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Mainstream, VOL LVI No 10 New Delhi February 24, 2018

A Letter to My Dear Students and Fellow Teachers

Friday 23 February 2018

by G.N. Saibaba

The following is a letter received by Vasantha Kumari, the wife of Prof G.N. Saibaba, from the Delhi University professor now lodged in Nagpur’s Central Prison on the charge of being a Maoist activist. She decided to share the contents of the letter with the wider public and sent it to, inter alia, this journal for publication. The letter was received on February 13, 2018.

I dream of being in my classroom

day and night fettered behind

the strong iron beams

of my tiny solitary prison cell.

I see you, talk to you

and hug you by the force

of my frail land challenged life

in my unchained mind’s eye

as the desire for freedom

flows through the sinews

and veins of my blood stream

even as I am caged

far away from you.

Teaching is my forte,

breath and life, you know

I embraced literature 

for it clasps us with

our troubled histories,

philosophies and economics

of pangs of pain, tears,

fears and hopes

for a bright new day.

The cage of lies,

seditious clauses

and conspitorial confabulations

confine and keep me away

from your intimate and critical

engagement with knowledge

and warm affection for the liberty

of the trampled earth.

Dear friends,

I have lived all my conscious life on the campuses of learning and teaching in search of knowledge, love and freedom. In the course of this search, I learnt that freedom for a few was no freedom. I began to study histories, philo-sophies and literatures with more eagerness and critical engagement. That led me to look around myself closely. I travelled across and met people living in sub-human conditions. I realised that they never tasted freedom very much like me. I understood that castes and freedom can never co-exist. I began to speak to myself. Then I slowly started to speak to my fellow beings on my journey. I grasped a great void of silence around me. I saw a society of silence. I dashed myself against the boulders of silence. I brutally wounded myself. A vast majority of the multitudes have never been allowed to break their silence. Centuries of silence solidified in our lives below the high and barren rocks of argumentative India. I desired to break the prison-house of silence. I struggled within myself. The rocks were hard to move. I realised that I carried within myself our silent society. It wasn’t an easy journey.

It was such a long journey, strenuous and painful. Eventually, I thought I gathered a voice myself. I wanted my fellow beings also to have a voice of their own so that we could converse. In the process, my voice gradually began to emerge. I bewildered to see that my voice was heard. After some time, my voice even started to rise a bit. Then, suddenly fell an axe on my throat. My voice was silenced in one stroke.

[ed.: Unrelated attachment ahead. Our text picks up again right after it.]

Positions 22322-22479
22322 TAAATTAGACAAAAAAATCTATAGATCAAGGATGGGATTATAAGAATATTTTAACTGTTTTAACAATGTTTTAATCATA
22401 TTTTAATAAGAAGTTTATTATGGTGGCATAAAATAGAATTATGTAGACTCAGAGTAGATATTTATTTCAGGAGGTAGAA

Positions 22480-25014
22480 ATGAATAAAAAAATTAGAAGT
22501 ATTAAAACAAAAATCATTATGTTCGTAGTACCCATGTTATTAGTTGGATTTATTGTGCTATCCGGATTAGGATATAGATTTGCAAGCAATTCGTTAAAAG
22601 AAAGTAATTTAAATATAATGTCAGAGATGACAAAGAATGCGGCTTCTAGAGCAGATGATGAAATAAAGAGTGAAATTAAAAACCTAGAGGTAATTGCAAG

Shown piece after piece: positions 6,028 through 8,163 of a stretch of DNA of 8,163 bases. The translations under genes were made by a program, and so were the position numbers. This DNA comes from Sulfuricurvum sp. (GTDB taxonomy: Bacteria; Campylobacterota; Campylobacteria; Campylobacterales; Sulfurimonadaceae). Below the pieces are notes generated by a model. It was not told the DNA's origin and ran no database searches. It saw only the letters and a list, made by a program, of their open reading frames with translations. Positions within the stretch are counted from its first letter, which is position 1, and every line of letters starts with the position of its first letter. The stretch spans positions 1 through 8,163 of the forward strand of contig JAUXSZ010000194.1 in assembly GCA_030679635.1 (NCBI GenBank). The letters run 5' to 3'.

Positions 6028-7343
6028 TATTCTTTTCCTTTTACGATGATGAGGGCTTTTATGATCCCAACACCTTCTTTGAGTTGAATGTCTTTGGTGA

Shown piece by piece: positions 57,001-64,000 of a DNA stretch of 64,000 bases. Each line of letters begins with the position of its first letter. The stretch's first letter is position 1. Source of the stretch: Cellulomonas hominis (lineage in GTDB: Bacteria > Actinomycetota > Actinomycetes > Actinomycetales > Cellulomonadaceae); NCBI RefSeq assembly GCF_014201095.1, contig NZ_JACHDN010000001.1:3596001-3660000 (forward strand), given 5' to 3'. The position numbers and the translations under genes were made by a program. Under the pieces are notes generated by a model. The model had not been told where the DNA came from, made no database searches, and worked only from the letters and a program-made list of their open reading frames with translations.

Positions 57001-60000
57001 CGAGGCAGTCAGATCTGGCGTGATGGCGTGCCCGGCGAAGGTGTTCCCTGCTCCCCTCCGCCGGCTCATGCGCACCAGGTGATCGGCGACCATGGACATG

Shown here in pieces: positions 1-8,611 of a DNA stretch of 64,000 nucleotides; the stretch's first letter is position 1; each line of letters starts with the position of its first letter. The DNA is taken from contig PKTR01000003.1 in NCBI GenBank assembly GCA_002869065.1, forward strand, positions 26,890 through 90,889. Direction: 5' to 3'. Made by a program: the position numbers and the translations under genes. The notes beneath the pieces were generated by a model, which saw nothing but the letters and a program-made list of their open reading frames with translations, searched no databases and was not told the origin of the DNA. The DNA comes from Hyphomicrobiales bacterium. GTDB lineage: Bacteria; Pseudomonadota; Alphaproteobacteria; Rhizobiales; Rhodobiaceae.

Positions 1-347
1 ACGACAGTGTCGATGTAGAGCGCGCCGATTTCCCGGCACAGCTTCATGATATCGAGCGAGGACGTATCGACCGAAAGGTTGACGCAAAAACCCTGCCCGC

Friends, today, I reel under excruciating pain relentlessly. The closure of my voice within me exploded my crippled body from each of my organ. One after the other, my organs started bursting. The silence within me explodes into shooting pain. My vocal cords acquired lesion making my voice a thin and inaudible shrill. My heart broke with Hypertrophic cardiomay-opathy. My brain has started having blackouts with a condition called syncope. My kidneys are silted with pebbles; gallbladder gathered stones and pancreas grew a tail of pain called pancreatitis. Nerve-lines in my left shoulder broke under the conditions of my arrest, named as brachial plexopathy. More and more organs of silence replaced the original. I have been living with explosive and shooting pain day in and day out. I am living on the margins of life.

My pain, a voiceless song,

my being a nameless mote.

If only my pain could speak,

I’d know who I am.

And if myself could find its essence,

I’d unravel the mystery of this world.

If I could seize this hidden mystery,

my silence would find expression

(Faiz Ahmad Faiz)

Eleven long months have passed. I continue to languish under the brutal conditions of incarceration without any relief. I am forced to live without any human dignity and bodily integrity. The conditions under which I am living have reduced me to sub-human and inhuman levels. You think of the crime attributed to me: I have lived for freedom, I have tried to find the voice of the voiceless and I tried to find my voice. I wrote about them, I spoke about them, those my fellow beings who are not allowed to have the voice of their own for centuries. This is my crime. Degrading my body and mind is not simply removing humanity from me alone, it is an act of dehumanising our entire society; our civilisational existence.

I hope none of you feel sympathetic to my condition. I don’t believe in sympathy, I only believe in solidarity. I intended to tell you my story only because I believe that it is also your story. Also because I believe my freedom is your freedom.


February 7, 2018 With love and regards,

G.N. Saibaba

Andacell, Central Prison, Nagpur

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